I Am Transgender!

So many little things have happened that I was not going to talk about on this blog, but over time I think I have seen significant changes in me that would be fun to share here.

When I traveled to visit friends and family, and also with my niece to Italy, I somehow lost a bit of enthusiasm for my quiet transition. With older people, a group that now includes all my siblings and friends, every bit of change is just more difficult. Add to this that when I travel, I resort to very practical clothing, and I rarely have private space, so I become somewhat neutral, definitely risk-free. With hair loss as I have it, a flight attendant will call me Sir regardless of what I wear. Also I haven’t changed my travel documents, as I have not yet reached the confidence to switch to the other binary gender (there’s no X gender on international travel).

But just today, a few hours ago, I went to the DMV and got a reissued driver’s license with gender X (they call it sex!), and my new middle name and signature which uses the middle name. I was ecstatic, even laughing at the confused DMV person calling me Mam/Sir, Sir/Mam, Sir, Mam. I also updated my weight and height (I may have grown!) and since my friends have told me I have blue eyes, not gray, I updated that too!!! Since I was catching a bus from the nearby mall (by the way, access to DMV buildings aren’t pedestrian friendly!), I stopped at Hot Topic to get some new hair color…

Some time ago, I wanted to warn the youth who feel offense at being misgendered: it happens a lot, even to some cisgendered people! Yet I totally understand. Every time I am called Sir, I feel like I failed, that it is my fault not to pay attention to how I can pass, that I really should make more phone calls (I hate phone calls) to get laser hair removal, that I should reconsider hormone replacement therapy even though I am afraid of the side effects at my age… They make me believe that there’s no life possible outside of the binary, but also that they are afraid not of misgendering people, but misgendering men who could be upset and angry about looking like they may be perceived as women.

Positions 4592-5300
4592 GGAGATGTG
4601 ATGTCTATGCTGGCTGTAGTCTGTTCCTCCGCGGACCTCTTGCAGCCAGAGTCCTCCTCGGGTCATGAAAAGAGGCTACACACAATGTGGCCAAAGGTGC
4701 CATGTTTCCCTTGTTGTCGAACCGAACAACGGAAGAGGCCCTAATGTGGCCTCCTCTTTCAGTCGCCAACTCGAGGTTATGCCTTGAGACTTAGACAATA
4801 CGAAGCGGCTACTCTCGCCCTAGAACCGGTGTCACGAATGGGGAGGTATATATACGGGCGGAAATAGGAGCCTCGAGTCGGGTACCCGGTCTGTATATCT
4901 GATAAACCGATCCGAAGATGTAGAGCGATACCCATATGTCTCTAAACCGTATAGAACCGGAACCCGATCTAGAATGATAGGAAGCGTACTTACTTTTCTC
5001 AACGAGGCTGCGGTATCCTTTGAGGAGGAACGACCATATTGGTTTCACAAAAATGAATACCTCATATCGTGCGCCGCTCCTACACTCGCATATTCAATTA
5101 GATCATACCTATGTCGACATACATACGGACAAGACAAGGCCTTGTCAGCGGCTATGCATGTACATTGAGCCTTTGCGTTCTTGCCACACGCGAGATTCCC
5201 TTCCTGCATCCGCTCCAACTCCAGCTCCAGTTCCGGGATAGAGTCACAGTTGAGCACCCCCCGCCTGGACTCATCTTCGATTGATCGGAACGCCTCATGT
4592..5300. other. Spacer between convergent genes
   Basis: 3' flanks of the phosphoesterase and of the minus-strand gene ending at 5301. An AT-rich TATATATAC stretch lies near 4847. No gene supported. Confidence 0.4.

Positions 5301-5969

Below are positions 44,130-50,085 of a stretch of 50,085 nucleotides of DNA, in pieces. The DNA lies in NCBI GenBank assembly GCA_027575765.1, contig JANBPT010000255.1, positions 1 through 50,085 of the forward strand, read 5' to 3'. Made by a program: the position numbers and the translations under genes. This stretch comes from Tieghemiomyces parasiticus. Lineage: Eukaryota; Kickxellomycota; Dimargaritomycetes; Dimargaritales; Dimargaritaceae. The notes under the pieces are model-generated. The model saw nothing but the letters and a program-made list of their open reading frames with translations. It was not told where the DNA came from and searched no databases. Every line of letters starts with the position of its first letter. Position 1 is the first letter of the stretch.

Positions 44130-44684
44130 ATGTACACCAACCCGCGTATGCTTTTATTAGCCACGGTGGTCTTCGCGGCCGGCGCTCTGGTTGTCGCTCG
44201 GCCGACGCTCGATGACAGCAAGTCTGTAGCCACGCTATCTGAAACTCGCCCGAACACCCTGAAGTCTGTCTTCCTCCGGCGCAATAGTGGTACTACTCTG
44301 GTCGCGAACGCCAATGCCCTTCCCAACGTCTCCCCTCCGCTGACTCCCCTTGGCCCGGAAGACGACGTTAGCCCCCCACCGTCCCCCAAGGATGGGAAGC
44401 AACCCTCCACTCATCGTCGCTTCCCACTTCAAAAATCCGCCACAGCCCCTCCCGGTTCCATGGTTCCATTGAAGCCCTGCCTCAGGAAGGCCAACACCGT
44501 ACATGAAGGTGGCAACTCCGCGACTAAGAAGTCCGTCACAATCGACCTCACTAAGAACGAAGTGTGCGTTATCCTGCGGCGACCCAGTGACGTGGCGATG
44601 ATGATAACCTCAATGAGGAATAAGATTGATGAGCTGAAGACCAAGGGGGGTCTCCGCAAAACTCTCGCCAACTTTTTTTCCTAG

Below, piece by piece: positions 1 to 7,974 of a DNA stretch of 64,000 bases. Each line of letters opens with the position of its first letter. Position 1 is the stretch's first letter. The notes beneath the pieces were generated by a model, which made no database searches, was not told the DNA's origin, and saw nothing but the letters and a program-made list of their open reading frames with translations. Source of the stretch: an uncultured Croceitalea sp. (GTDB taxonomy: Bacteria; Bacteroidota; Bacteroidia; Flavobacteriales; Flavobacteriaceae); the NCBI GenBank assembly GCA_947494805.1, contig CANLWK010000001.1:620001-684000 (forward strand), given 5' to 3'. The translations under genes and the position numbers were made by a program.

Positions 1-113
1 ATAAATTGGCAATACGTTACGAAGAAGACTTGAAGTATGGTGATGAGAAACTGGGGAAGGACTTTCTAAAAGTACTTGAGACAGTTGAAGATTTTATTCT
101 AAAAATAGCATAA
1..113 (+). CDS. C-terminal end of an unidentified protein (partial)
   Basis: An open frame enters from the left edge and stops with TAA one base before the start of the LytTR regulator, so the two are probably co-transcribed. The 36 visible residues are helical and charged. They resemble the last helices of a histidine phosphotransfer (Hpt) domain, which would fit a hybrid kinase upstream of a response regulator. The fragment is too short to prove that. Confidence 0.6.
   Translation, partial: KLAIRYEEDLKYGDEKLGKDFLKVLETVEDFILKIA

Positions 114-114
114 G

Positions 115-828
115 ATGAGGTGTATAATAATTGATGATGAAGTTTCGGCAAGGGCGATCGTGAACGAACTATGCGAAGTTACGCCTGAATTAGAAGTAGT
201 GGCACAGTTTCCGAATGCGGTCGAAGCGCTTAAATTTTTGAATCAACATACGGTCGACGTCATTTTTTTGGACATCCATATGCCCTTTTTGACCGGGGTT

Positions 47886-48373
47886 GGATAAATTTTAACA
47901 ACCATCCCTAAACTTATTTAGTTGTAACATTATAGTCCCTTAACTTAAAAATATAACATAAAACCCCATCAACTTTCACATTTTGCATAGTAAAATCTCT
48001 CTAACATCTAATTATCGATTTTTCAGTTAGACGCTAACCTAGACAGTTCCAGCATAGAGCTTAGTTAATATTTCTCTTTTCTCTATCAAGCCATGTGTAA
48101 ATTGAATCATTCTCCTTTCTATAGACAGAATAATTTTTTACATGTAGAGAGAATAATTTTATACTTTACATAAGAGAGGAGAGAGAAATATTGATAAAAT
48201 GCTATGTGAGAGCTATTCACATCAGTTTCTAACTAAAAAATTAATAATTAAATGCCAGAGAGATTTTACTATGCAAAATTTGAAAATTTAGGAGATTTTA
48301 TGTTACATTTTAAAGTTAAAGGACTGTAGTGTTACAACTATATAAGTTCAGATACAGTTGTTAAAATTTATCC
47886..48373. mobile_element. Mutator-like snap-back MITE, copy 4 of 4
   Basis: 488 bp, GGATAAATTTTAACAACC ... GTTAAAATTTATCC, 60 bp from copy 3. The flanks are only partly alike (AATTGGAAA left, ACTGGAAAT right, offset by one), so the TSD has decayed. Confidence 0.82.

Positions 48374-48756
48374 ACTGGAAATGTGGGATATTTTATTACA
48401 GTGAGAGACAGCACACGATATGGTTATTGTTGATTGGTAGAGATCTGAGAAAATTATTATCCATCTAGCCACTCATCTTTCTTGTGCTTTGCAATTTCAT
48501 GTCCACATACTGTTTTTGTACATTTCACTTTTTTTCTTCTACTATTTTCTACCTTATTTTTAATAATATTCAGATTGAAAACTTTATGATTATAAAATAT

But these past few days, I became more enthusiastic about who I have become. I volunteered with Gender Spectrum for a couple of days, and found an environment in which I was perfectly comfortable. There were others like me, of all ages. I reimagined myself at a younger age, and thought I was doing quite alright given the circumstances around me at the time. I discovered that others showed any comparable level of imperfection (because somehow we’re led to believe the magic of transition depicted in movies featuring non-trans people).

And then I read two novels by Meredith Russo, both supposedly for a younger reading public, but so very significant to me because I could identify with the young protagonist. One very late night I was reading her most recent novel Birthday, and I cried at the climactic moment when she must reveal to her best friend:

I am transgender!

It has impressed me so much that at least twice in my journal I have ended my entry with the same phrase. And then the other day I said it to a friend in the middle of our lunch conversation, as a matter of fact. And then I was at a sewing class in an all-women group, presenting myself in my transitory imperfection, feeling completely accepted.

The lesson learned is that I can find the right environment that will be affirming. I should not waste any time wherever people question my journey, or question my appearance. I go around road blocks, instead of bumping into them. I shall also not listen to (mostly old people’s) arguments against pronouns (I’ll just point out that oh, I use they, and I’m happy about it), and really develop strategies to ignore the voices that criticize us for resisting the order of things as established in their heads.